RESEARCH AND PRACTICE
IN HUMAN RESOURCE MANAGEMENT

RESEARCH NOTE

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Taylor, R. (2004). Evaluating an Instrument Designed to Assess Job Satisfaction of Airline Passenger Service Staff, Research and Practice in Human Resource Management, 12(1), 172-183.

Evaluating an Instrument Designed to Assess Job Satisfaction of Airline Passenger Service Staff

Ruth Taylor

Abstract

The importance of understanding how the practices of the work setting impact employee job satisfaction has stimulated a great deal of research, much of which has been researched within the secondary or manufacturing industries. This research project sought to investigate employee job satisfaction as it relates to the tertiary or service industry sector. This paper reports the findings of a survey with 74 airline flight attendants who responded to a questionnaire that provided data for assessing relationships between work unit context variables and job satisfaction. Human resource management implications from the study results, particularly in terms of creating and maintaining a favourable work setting, are discussed.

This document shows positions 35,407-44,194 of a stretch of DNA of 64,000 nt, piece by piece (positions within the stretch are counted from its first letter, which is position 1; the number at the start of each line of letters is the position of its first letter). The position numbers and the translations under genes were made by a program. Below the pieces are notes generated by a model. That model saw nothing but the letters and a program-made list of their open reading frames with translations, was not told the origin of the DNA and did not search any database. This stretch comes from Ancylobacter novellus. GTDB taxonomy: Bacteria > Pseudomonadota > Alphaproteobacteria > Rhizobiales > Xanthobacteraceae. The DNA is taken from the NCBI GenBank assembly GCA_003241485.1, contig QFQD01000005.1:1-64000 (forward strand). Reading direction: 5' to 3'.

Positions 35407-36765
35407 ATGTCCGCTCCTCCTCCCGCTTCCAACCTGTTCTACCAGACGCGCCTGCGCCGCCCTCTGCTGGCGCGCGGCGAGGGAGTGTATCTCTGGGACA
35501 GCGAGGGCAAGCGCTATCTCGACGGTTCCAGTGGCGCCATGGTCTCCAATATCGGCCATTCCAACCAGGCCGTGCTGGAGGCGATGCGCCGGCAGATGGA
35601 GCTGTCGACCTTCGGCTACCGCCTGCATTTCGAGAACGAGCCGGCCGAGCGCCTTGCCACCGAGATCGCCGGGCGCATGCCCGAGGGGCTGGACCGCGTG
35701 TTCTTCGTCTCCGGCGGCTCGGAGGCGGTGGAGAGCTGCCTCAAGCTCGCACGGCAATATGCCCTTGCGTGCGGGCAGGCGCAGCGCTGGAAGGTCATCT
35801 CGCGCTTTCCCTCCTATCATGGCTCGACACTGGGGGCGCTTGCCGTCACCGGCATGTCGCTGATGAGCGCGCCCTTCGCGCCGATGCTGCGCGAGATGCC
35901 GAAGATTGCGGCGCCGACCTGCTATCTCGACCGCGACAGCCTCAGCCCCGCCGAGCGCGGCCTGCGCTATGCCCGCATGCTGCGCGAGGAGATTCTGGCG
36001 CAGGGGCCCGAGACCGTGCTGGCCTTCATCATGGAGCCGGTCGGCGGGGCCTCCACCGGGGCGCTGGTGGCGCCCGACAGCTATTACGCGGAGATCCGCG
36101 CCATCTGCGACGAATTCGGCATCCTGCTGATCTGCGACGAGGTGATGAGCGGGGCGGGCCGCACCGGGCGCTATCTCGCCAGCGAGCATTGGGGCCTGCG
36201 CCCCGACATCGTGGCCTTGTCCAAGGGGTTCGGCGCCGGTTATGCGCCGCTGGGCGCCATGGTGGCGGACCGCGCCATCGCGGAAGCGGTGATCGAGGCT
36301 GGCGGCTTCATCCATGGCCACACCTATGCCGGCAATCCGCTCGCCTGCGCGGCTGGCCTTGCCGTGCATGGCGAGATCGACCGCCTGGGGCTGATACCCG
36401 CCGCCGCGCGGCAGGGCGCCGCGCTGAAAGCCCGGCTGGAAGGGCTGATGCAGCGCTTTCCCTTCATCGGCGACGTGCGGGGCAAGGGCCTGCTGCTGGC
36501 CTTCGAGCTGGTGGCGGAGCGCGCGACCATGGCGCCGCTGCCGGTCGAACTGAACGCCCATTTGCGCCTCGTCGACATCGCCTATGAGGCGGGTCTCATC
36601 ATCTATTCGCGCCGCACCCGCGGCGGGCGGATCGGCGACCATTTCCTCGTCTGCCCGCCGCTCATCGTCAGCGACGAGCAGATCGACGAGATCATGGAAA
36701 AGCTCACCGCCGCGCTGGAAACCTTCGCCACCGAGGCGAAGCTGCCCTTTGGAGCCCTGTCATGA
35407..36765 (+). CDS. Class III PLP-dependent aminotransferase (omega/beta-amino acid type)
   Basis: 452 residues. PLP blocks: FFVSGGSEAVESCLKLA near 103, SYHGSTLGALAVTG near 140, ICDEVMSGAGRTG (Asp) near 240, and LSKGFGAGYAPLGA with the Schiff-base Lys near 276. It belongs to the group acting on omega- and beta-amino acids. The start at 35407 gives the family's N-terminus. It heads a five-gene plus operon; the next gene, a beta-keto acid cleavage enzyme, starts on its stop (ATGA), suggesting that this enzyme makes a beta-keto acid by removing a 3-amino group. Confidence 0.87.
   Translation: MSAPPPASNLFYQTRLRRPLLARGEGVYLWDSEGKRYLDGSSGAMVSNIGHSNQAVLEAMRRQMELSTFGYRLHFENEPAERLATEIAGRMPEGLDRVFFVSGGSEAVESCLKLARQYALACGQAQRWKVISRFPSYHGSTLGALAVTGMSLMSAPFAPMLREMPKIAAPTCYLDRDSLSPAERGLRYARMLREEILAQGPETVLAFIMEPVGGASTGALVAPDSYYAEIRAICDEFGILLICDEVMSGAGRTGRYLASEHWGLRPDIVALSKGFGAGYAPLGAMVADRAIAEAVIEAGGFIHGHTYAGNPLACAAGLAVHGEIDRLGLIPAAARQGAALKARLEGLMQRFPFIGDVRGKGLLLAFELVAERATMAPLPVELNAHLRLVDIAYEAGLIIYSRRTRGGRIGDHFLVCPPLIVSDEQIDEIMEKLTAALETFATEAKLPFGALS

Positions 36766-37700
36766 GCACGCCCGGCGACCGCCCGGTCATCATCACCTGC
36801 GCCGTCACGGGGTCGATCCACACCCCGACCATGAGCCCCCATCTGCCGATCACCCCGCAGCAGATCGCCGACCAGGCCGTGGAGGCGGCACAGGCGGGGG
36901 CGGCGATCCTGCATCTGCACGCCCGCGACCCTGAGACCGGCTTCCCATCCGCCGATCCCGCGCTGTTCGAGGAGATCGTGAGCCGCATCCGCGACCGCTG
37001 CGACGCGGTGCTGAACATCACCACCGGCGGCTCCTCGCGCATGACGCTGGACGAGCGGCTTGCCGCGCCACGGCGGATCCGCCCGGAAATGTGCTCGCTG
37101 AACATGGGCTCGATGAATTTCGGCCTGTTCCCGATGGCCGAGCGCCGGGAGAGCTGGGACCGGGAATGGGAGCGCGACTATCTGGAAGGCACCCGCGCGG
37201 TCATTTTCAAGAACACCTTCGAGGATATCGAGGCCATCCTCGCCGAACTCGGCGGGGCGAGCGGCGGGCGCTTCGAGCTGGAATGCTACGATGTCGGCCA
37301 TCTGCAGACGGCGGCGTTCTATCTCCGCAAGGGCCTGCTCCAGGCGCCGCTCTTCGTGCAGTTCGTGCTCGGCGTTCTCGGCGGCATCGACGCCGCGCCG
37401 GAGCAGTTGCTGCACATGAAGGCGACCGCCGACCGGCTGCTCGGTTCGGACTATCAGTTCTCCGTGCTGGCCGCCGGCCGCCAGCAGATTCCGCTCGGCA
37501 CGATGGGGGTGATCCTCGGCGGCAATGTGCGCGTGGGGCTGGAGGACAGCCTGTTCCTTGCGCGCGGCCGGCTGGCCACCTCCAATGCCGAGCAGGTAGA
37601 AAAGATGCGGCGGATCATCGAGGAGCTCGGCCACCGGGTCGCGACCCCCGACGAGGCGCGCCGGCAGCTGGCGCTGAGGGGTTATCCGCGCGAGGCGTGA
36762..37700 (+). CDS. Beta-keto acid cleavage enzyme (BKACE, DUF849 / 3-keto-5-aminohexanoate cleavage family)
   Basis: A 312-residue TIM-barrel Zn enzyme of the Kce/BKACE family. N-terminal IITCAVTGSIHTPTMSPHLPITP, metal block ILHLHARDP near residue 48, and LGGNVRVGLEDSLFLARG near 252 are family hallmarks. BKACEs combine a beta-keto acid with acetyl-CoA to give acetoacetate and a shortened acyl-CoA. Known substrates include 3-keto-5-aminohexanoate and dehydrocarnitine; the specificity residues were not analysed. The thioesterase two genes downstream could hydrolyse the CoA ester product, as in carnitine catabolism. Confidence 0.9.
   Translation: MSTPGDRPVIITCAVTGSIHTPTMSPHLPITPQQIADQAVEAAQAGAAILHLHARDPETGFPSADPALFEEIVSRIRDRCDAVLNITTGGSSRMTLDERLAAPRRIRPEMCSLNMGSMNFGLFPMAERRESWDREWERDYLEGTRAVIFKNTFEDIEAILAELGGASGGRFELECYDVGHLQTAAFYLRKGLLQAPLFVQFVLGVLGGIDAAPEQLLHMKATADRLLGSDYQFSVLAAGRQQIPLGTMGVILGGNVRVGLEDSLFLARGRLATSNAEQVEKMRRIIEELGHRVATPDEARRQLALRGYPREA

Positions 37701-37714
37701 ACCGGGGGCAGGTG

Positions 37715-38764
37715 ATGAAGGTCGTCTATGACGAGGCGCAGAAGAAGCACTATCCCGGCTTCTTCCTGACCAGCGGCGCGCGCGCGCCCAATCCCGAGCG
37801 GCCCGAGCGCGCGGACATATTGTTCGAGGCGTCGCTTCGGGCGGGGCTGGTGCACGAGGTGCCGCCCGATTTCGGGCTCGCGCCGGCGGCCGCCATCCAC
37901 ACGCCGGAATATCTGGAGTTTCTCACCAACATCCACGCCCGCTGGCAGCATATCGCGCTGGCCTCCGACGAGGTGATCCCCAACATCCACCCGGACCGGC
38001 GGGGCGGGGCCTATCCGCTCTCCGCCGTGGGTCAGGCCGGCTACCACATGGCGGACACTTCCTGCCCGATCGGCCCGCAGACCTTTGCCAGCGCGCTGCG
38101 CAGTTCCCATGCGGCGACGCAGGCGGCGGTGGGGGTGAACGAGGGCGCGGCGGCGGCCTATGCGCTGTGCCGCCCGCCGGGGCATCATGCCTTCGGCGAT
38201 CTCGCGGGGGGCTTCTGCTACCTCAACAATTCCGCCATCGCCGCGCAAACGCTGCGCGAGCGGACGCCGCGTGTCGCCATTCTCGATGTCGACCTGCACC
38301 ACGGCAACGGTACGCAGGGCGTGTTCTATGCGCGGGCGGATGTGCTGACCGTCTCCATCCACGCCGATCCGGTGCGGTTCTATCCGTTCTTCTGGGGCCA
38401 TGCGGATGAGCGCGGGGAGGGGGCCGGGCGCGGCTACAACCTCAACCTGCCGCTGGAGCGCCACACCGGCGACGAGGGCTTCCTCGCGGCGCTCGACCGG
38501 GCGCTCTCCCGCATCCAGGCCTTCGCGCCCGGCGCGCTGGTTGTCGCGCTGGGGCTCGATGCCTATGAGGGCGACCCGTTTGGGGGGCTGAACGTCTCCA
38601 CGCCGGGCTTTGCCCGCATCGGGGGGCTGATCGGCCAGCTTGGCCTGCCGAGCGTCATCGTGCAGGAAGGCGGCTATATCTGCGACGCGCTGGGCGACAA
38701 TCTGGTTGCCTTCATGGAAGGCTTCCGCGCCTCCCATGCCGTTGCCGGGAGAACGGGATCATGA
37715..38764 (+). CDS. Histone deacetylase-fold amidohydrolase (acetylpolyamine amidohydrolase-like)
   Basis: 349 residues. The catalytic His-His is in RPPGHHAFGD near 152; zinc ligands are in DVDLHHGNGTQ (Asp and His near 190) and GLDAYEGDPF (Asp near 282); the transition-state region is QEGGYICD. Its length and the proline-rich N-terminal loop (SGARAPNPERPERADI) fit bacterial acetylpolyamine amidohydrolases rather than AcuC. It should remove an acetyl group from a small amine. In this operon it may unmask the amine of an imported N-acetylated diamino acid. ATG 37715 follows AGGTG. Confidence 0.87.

Introduction

Situational explanations of job satisfaction are widely reported in the contemporary organisational behaviour literature. Since the pioneering work of Herzberg, Mausner and Snyderman (1959), who conceptualised the notion of job enrichment, job design has become a most pervasive and dominant strategy for stimulating the level of employee affective responses. Herzberg and his colleagues, who coined the notion of a two factor theory, advanced the conception that the context of the task was linked to job dissatisfaction, while the content of work was related to job satisfaction. These relationships between the incumbent’s task perceptions and the work context, as a source of cues and meanings, has spawned a plethora of literature. For instance, Katzell, Barrett & Parker (1961), Hulin (1966), as well as Turner and Lawrence (1965) reported job satisfaction could be influenced by a variety of non-content macro variables such as community features, urban and rural populations, plant size and micro context variables such as pay, supervision and colleagues. In spite of encouraging support for placing workers in contexts that fit their unique needs, from a variety of empirical studies (Locke, Sirota & Wolfson 1976, Sims & Szilagyi 1976, Katz 1978, Katerberg, Hom & Hulin 1979), there was a growing advocacy for a requirement to consider the influence of other work setting situational factors.